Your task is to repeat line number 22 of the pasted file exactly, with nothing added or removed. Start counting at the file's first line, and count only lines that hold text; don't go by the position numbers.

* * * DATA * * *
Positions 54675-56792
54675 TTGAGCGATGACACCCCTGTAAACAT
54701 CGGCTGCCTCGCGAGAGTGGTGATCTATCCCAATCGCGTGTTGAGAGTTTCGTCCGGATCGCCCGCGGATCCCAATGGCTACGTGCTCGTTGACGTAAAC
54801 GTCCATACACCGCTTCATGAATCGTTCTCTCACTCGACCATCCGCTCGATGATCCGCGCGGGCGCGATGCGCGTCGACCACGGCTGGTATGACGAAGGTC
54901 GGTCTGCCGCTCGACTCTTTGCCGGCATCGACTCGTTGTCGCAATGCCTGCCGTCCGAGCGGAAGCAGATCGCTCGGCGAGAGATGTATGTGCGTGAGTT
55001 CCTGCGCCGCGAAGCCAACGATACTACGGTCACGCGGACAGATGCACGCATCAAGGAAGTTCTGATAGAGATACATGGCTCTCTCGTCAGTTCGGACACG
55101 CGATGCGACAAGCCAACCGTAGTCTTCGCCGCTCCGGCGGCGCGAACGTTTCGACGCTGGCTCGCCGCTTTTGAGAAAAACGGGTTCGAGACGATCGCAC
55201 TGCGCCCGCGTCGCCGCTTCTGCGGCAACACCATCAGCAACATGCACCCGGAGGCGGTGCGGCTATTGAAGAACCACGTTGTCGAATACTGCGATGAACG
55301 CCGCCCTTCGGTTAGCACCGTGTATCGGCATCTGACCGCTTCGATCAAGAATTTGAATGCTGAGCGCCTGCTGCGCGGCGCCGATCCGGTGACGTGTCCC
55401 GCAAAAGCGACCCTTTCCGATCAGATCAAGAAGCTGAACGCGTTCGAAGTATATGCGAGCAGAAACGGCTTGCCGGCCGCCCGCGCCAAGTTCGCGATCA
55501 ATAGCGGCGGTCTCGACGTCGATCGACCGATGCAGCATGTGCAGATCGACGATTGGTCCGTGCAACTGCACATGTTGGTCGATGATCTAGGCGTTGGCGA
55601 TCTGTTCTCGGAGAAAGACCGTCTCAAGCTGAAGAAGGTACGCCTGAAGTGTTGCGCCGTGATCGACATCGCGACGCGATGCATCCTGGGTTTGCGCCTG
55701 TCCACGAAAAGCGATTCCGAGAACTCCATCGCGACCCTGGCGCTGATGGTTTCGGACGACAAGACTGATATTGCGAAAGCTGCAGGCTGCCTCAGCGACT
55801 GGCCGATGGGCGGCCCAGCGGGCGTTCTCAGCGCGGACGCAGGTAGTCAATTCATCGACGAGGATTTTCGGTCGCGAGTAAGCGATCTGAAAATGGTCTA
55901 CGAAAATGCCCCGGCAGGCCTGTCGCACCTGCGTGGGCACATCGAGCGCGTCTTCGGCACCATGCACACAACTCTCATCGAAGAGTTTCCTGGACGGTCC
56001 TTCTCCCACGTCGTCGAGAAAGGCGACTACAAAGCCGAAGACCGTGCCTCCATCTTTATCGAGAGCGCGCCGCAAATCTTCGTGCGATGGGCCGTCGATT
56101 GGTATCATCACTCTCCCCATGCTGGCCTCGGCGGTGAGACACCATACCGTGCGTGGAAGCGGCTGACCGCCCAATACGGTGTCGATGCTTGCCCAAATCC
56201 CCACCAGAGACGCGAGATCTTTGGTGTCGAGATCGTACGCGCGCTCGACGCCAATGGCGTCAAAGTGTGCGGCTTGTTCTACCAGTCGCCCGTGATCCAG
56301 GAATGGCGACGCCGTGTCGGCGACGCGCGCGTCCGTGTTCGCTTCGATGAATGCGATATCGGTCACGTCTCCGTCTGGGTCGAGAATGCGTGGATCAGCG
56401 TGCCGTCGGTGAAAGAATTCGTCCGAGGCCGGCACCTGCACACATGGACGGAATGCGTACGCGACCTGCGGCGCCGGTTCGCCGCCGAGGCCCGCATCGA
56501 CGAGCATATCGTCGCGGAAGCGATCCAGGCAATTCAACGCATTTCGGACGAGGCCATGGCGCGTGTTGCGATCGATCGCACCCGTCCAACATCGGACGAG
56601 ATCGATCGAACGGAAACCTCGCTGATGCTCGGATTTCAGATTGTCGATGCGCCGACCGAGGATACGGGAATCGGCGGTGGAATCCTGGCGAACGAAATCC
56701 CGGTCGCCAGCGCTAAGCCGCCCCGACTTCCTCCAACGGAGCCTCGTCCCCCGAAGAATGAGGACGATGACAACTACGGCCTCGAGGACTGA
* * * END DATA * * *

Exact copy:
56601 ATCGATCGAACGGAAACCTCGCTGATGCTCGGATTTCAGATTGTCGATGCGCCGACCGAGGATACGGGAATCGGCGGTGGAATCCTGGCGAACGAAATCC